Luke 14:27 says,
“And anyone who does not carry his cross and follow me
cannot be my disciple.”
That’s a fairly absolute and unambiguous statement.
According to Luke 14:33, picking up your cross and following Jesus is the same as dying to self… dying to your own agenda… dying to your own lordship. To that mentality, Jesus shares these sobering words,
“In the same way, any of you who does not give up everything he has cannot be my disciple.”
In John 12:25-26, Jesus says something similar.
“The man who loves his life will lose it, while the man who hates his life in this world will keep it for eternal life. Whoever serves me must follow me; and where I am, my servant will also be.”
I could continue adding to this list because this is a very common theme in the teaching of Jesus. And yet, as clear as this theme is in Scripture, it doesn’t seem to be one of our Lord’s most embraced or beloved teachings. Instead, the Church today (and perhaps throughout all generations) appears to run toward…
- cheap grace
- easy believism
- consumer/entertainment mentality
- etc., etc., etc.
Not a lot of dying to self and picking up crosses. Such is our fallen condition. Yet, for the redeemed of God, this should not be. However, this has also been found in the church throughout her history as well. This is no doubt why Bonhoeffer wrote the following oft-quoted words…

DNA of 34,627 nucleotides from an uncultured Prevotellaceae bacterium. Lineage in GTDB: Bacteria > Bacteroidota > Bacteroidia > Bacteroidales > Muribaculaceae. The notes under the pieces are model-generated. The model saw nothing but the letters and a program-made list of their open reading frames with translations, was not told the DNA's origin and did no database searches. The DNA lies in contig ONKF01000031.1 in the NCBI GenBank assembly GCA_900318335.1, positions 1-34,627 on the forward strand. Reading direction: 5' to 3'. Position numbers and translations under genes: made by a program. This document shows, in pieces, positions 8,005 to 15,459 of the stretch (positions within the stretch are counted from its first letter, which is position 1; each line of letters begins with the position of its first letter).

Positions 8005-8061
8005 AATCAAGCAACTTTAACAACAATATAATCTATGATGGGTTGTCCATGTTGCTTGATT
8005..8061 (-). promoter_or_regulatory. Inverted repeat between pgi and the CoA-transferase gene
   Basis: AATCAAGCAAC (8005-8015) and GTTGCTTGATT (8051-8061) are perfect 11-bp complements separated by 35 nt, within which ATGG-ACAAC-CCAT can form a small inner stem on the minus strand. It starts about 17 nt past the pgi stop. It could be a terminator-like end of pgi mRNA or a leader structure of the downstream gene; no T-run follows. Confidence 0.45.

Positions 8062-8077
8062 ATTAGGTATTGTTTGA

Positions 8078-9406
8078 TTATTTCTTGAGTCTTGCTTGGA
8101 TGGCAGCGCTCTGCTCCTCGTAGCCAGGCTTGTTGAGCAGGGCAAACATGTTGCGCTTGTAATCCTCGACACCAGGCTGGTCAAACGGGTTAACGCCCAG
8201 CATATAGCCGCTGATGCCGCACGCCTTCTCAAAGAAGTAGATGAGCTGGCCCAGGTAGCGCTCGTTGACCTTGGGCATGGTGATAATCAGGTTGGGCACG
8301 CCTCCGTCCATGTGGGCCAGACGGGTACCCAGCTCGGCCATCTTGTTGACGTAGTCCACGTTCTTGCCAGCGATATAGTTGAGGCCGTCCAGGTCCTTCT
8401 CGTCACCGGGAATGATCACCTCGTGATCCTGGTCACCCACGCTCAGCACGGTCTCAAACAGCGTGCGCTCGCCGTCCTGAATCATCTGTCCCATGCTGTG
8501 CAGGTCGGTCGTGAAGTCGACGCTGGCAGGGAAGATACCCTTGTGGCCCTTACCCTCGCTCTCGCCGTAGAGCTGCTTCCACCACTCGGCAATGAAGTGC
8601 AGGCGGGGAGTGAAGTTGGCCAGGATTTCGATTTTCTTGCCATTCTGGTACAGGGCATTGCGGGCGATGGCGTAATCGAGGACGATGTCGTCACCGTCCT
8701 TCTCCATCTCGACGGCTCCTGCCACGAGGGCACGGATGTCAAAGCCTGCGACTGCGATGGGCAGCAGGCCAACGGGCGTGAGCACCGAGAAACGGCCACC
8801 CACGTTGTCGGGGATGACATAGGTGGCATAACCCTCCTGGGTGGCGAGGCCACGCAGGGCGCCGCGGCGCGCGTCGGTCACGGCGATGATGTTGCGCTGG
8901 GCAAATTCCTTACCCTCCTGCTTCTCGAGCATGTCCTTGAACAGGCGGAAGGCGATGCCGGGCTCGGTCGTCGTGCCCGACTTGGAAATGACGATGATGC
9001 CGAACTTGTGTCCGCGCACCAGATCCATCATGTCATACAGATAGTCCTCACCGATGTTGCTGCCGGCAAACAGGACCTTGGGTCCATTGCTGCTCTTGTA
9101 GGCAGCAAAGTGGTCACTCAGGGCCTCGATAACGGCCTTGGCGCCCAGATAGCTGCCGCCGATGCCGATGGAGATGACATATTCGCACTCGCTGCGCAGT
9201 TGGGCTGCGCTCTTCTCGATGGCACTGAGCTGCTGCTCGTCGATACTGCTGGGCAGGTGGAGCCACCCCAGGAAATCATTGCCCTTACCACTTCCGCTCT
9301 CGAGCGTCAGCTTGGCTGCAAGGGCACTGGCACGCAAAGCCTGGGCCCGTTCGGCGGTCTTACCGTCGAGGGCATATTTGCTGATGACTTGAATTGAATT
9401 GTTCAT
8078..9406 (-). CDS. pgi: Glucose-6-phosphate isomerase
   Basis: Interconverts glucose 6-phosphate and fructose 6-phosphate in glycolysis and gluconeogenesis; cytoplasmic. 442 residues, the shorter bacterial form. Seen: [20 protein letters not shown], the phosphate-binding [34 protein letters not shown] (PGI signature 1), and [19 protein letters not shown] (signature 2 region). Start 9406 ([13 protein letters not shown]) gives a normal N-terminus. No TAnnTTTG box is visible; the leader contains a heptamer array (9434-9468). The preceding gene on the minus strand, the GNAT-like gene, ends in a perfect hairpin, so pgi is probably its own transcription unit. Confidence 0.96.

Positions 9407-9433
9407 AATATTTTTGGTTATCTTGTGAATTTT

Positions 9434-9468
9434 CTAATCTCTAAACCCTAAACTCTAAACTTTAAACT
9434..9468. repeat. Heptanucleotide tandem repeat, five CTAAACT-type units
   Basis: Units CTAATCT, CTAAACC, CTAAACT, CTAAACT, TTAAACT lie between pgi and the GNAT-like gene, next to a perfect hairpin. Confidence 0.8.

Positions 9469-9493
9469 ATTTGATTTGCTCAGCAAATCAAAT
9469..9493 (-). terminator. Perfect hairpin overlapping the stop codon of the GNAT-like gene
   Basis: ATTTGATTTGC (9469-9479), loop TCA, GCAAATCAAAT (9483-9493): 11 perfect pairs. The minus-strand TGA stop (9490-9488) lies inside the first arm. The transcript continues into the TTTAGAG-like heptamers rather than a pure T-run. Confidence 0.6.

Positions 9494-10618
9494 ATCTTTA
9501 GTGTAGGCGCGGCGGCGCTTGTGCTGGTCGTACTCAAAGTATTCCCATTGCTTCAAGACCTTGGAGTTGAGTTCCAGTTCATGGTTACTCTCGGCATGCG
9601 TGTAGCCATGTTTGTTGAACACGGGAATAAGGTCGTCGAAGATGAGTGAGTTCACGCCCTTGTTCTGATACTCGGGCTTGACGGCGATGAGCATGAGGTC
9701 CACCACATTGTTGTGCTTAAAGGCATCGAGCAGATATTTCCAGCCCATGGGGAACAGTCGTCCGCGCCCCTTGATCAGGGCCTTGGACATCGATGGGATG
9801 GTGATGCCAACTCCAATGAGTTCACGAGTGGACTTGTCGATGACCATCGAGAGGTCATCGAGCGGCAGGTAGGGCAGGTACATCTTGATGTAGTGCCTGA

“Cheap grace is the preaching of forgiveness without requiring repentance, baptism without church discipline, communion without confession, absolution without personal confession. Cheap grace is grace without discipleship, grace without the cross, grace without Jesus Christ living and incarnate.” Bonhoeffer
Instead, both Jesus and Bonhoeffer call us to pursue “costly grace.”
“Costly grace is the treasure hidden in the field; for the sake of it a man will gladly go and sell all that he has. It is the pearl of great price, to buy which the merchant will sell all his goods. It is the kingly rule of Christ, for whose sake a man will pluck out the eye which causes him to stumble; it is the call of Jesus Christ at which the disciple leaves his nets and follows him. Costly grace is the gospel which must be sought again and again, the gift which must be asked for, the door at which a man must knock. Such grace is costly because it calls us to follow, and it is grace because it calls us to follow Jesus Christ.” Bonhoeffer
Following Jesus in this way is a call to…
- Dying, yet being raised from the dead
Let me hasten to add this isn’t the call of a cruel and legalistic taskmaster. It’s the call of One who loves us dearly and who is full of grace and truth. It’s the call of One whose yoke is easy and whose burden is light. It’s the call of One who does not ask us to follow him in our own strength, but by the power of his Spirit. In fact, he promises to live his life through us.
In our Scripture, Jesus tells us that the wise person will count the cost of discipleship before following him. And then Dallas Willard throws cold water on us by reminding us there is indeed a steep cost to discipleship. But, he points out, there is also a greater cost to “non-discipleship.”
To be sure, it will cost us our lives to follow Christ. But it will cost us infinitely more not to.